There is a combination of eagerness to use complex models and too high a dependence on (recent) data that makes the use of models tricky at the very least. The quantitative models used in the financial sector are not fit for their purpose. For the models to perform reasonably well they need more regime shifts and more chaos components. For example, when we add debt to macro-economic models, they become very unstable. The economy and the financial markets follow an almost chaotic process. This, however, makes models almost impossible to calibrate. Additions, such as jump diffusion, copulas and stochastic volatilities are well-intentioned attempts to bring the models closer to reality, but this is still not close enough. We know reality is much more unstable. But, we don't like ambiguity, so we replace this with clear models. However, in the end they are still based on the implausible assumption of a stable repeating data generating process. Complex models also challenge our biased cognitive abilities. This especially holds true for the interpretation of model results. It is better to use simple models and perform many back- and stress tests and to focus on the underlying data, including data from past debt crises.

4. Listen to alternative stories
According to Shiller, the human mind thinks in terms of stories, with internal logic and dynamics that appear as a unified whole. Taleb calls it "explanations (stories) bind facts together". There is a direct link between the content of stories, the collective confidence and the booms and busts of the financial markets. The spread of stories, and thus the collective confidence or pessimism, could be compared to an epidemic, which tends to spread extremely quickly and without warning. This is why the economy follows an almost chaotic process. Collective confidence does not necessary mean a strong economy; even worse, it can lead to growing instability. One should remember that it does not matter what something looks like, it's how it behaves that counts. What makes it even more confusing is that the models seem to prove the story. The estimations based on data seem to be statistically significant, but in reality this is false. The underlying process changes when an economy tips! The CRO should not blindly follow the herd. Thinking in advance about other stories will improve the chance of survival when the stories start to change. Directly related to this topic is the use of scenario thinking in risk management. With proper scenarios, which are at the very heart of risk management – the minimization of unbearable loss ­– will be more successful.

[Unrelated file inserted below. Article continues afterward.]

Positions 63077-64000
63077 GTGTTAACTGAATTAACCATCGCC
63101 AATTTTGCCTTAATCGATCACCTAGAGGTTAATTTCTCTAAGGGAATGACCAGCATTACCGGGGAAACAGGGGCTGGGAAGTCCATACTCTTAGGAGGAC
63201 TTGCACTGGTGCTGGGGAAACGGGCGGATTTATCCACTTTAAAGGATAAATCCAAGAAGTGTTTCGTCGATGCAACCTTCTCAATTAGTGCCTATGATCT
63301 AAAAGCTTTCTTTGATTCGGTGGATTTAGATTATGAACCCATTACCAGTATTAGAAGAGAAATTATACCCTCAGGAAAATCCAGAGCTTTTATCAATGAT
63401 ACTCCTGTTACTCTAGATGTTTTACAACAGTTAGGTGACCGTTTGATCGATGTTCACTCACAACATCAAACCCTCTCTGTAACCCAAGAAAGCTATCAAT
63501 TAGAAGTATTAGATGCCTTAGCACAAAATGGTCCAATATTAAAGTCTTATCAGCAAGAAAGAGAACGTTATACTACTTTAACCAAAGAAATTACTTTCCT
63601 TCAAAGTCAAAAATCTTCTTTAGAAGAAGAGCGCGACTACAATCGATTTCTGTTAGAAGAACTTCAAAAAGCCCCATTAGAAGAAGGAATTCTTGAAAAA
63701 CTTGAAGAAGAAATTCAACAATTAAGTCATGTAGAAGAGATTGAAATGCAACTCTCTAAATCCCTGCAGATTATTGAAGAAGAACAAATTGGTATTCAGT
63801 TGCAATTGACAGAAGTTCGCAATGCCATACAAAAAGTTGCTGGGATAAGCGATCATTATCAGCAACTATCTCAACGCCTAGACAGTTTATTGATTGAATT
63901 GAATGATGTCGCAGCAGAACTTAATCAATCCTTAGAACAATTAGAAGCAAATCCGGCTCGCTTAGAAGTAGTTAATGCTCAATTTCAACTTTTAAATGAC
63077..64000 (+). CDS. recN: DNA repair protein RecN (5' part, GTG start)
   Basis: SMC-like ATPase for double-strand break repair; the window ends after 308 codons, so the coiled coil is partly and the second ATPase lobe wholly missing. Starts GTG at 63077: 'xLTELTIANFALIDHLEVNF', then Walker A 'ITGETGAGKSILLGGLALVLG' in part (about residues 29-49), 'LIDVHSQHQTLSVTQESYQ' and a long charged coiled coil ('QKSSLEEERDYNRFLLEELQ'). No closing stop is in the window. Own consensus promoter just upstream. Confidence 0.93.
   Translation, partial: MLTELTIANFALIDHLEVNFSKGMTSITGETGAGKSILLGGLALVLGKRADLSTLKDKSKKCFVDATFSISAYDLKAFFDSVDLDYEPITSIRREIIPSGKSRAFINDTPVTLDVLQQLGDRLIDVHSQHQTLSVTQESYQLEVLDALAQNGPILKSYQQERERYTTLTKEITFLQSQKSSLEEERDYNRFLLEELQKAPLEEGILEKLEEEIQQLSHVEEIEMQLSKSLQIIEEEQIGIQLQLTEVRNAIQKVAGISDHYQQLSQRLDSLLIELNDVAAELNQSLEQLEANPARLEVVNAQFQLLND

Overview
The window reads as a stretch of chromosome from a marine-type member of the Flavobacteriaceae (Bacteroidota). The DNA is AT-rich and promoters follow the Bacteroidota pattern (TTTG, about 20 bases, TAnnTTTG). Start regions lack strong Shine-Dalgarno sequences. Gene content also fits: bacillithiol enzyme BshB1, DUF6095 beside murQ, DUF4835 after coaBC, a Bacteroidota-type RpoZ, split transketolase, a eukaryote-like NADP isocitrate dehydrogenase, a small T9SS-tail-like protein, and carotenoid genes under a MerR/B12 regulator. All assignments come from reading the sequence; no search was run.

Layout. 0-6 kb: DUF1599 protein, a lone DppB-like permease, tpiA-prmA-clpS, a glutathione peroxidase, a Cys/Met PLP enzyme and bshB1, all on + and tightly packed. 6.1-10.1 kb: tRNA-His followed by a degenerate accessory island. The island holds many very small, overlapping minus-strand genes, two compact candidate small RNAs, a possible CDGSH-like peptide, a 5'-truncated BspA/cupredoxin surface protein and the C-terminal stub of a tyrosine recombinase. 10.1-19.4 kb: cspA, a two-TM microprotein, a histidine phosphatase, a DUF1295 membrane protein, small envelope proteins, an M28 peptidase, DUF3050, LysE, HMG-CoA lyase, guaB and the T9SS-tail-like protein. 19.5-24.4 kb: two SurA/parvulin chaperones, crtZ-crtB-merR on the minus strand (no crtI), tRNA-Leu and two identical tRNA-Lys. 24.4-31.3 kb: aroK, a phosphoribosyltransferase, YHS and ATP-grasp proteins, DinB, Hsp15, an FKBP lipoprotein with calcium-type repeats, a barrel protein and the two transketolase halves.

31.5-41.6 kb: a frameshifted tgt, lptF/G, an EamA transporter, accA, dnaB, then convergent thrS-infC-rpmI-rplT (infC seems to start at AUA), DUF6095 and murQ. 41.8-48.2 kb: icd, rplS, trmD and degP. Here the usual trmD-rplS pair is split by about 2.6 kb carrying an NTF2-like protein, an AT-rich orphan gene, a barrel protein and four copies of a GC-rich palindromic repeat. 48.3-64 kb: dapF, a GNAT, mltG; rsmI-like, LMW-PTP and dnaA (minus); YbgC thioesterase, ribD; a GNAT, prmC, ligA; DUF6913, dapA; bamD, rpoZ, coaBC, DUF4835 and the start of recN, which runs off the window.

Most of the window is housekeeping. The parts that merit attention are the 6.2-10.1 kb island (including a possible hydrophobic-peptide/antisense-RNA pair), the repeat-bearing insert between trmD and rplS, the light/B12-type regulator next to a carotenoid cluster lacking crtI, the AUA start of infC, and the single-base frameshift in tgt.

5. Conduct behavioural self-assessments
As we have already seen, the brain makes decisions based on simplifications or so-called rules of thumb. These heuristics and biases have a tendency to deviate our decision-making from rationality and are at the root of our structurally making the same mistakes over and over again. Even if models work correctly, the resulting decision can still be irrational, usually because of (unconscious) emotions. Emotions and behaviour play a large role in decision-making. Seemingly rational decisions are actually driven by fear, loss aversion and affective forecasting. For example, people act completely differently when they are confronted with a loss than when they find themselves in a profit situation. This is a well-known and important aspect of Prospect Theory that is known as "aversion to a sure loss". Many more of these emotional aspects, that make us decide depending on the emotional state we're in, are known. Understanding all of this, it seems strange that no one in financial institutions is formally given the role of monitoring the behaviour and emotions of the senior management. Perhaps supervisory boards should consider hiring behavioural specialists. At the very least, the senior management and thus the CRO, should start conducting behavioural self-assessments.

Anton is the chief editor/publisher of Quant Magazine, aiming to be the personification of a new culture in finance